key factor in the self-healing of ECC.34 Tight crack widths
in HVFA ECC are likely to promote self-healing behavior.
308

A single fiber pullout test was carried out to reveal the


effect of fly ash content on fiber/matrix interfacial properties
and on crack width control of HVFA ECCs. Single fiber pullout
specimens were cast from selected mixtures (Mixtures 1, 2,
3, 5, and 7) and tested after curing for 28 days. Results are
presented in Fig. 8. As can be seen, the chemical bond Gd
drops with an increase of fly ash content. Lower Gd indicates
easier interface debonding without fiber breaking. This is a
result of lower hydration degree in fiber/matrix interface as
more cement is replaced by fly ash. The chemical bond of
PVA fiber to cementitious matrix is believed to be governed
by the formation of a metal hydroxide layer in the interfacial
transition zone (ITZ), in particular calcium hydroxide.35 In
fact, build-up of Ca(OH)2 crystals at the PVA fiber surface
was observed.35,36 In the composition of fly ash, most Ca2+
ions are not free. Hence, the high volume fraction of low
calcium Class F fly ash serves as an inner filler, dilutes the
concentration of Ca2+ in the matrix, and reduces the possibility
of developing a strong chemical bond.
Interestingly, the frictional bond 0 shows a reverse trend.
High 0 indicates a strong holding force in the interface and
resistance to fiber sliding. As a result, crack width reduction
is attained at higher fly ash content. A possible mechanism
that contributes to higher 0 may be that unhydrated fly ash
with smooth spherical shape (Fig. 9(a)) and small particle
size (76.37% < 45 m [0.0018 in.]) increases the compactness
of ITZ,37 and therefore increases interface frictional bond.
Figure 9(b) illustrates the densely packed fiber/matrix interface
in HVFA ECC. This picture was taken from a HVFA ECC
with 85% replacement of cement (FA/C = 5.6) by a scanning
electron microscope (SEM) at an age of 90 days. The dark
groove shows the impression left by a fiber (removed before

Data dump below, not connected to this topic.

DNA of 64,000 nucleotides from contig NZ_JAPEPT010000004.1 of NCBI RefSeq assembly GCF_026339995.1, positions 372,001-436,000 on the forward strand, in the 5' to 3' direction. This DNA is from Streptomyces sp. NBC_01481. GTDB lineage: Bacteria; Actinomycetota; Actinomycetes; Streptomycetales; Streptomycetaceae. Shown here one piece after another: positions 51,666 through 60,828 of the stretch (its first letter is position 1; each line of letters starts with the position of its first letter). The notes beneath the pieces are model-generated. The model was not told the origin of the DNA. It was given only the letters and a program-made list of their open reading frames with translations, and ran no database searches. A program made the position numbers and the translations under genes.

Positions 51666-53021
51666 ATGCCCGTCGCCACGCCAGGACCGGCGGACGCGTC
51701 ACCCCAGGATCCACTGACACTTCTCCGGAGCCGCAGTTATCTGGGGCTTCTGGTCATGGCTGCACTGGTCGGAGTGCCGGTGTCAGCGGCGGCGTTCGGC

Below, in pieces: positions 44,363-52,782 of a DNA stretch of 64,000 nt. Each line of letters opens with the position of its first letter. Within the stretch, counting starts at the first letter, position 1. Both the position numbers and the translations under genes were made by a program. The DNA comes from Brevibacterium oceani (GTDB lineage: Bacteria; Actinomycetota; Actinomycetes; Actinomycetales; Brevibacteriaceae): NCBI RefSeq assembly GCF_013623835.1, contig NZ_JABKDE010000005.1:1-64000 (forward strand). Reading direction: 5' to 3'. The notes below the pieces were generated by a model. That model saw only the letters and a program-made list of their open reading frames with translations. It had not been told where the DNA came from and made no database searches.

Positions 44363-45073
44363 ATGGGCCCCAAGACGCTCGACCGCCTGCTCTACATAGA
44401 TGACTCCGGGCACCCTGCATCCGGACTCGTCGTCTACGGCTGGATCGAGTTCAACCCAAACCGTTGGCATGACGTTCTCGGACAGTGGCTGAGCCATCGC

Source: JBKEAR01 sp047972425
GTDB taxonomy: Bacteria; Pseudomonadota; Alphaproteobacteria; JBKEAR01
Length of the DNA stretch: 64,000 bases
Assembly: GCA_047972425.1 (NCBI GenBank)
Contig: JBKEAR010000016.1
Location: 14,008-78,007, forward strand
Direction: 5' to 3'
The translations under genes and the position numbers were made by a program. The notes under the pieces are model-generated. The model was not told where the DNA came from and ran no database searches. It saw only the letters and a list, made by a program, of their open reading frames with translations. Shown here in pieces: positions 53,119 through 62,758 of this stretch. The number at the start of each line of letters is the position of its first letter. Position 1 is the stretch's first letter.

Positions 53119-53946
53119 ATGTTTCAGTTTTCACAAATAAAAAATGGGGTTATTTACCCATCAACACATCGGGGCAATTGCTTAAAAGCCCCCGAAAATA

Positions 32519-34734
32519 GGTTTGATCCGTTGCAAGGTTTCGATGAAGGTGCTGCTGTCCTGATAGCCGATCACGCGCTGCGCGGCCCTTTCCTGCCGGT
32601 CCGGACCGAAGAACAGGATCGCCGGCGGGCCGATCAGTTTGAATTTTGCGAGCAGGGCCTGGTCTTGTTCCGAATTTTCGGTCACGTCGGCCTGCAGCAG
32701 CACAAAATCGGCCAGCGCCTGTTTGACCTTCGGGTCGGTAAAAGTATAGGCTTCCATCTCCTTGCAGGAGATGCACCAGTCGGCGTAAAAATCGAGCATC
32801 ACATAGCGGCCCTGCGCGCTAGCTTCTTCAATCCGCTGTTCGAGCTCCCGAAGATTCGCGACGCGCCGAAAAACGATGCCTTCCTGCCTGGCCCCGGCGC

taking this image) on the fiber/matrix interface (marked by the
dash line). The circled area shows the morphology right
beneath the fiber/matrix interface. To a certain degree, it
reflects the structure of ITZ. It is clear that many unhydrated fly
ACI Materials Journal/November-December 2007

ash particles serving as inner fillers are distributed in the


matrix and densely pack the interface zone. The slip-hardening
coefficient was found to be independent of fly ash content as
shown in Fig. 8(c).
Figure 10 gives the result of the PSH index of HVFA
ECCs as a function of fly ash contents at the age of 28 days.
To calculate the PSH index, the complementary energy Jb
was read out from the () curve, which was calculated from
the measured interfacial properties through micromechanics
models22 and the matrix toughness Jtip is determined by Eq. (2)
using experimentally measured matrix fracture toughness
Km and the matrix Youngs modulus. As can be seen, HVFA
ECCs have PSH indexes larger than one, which means the
satisfaction of Eq. (1), consistent with the observation that
all HVFA ECCs exhibited tensile strain-hardening behavior.
Moreover, ECC with higher fly ash content has higher value
of PSH index, which indicates a larger margin between J b
and Jtip and implies a better chance of saturated multiple
cracking, that is, a more robust multiple cracking behavior in
HVFA ECCs.
This implication was further confirmed by plotting the
inverse of PSH intensity index, (PSH intensity)1, against
FA/C as depicted in Fig. 10. The PSH intensity index was
evaluated based on the observed crack spacing xdtest
measured from the uniaxial tensile tests and the theoretical
crack spacing xd calculated from the mechanics of matrix
stress build-up through interfacial shear stress transfer.
Detailed calculation of xd can be found in Reference 25. The
maximum value of (PSH intensity)1 is 1, which indicates a
fully saturated multiple cracking. A larger (PSH intensity)1
value represents more saturate and robust multiple cracking
behavior (that is, robust tensile strain capacity). Indeed, the
PSH index is positively correlated with (PSH intensity)1, as
shown in Fig. 10, and therefore the PSH index can be used as
an indicator in the future to identify the saturation of multiple
cracking and the robustness of ECC tensile ductility. Robustness
improvement of HVFA ECC in terms of tensile strain
capacity is evident due to easy saturation of multiple
cracking and is almost linearly proportional to the fly ash
content, as illustrated in Fig. 10.
Figure 11 shows the free drying shrinkage deformation
measurement of HVFA ECCs. Because of the absence of
coarse aggregate, drying shrinkage deformation of ECC
(FA/C = 1.2, the far left point in Fig. 11) is higher than
normal structural concrete.38 The general trend in Fig. 11
shows that fly ash can effectively reduce free drying
shrinkage deformation in ECC material. Similar results have
been reported for HVFA concrete.39 In the present study, a
50% reduction of free drying shrinkage of ECC was found
when the FA/C was increased from 1.2 to 5.6. A possible
mechanism contributing to the reduction of free drying
shrinkage in HVFA ECCs is matrix densification, which may
prevent internal moisture evaporation. Matrix densification
in fly ash concrete has been extensively documented in the
literature.40 This is typically attributed to the shape, pozzolanic
property, and micro-filler effect of fly ash. An alternative
mechanism is that unhydrated fly ash particles serve as fine
aggregates (Fig. 9(b)) to restrain the shrinkage deformation.14,41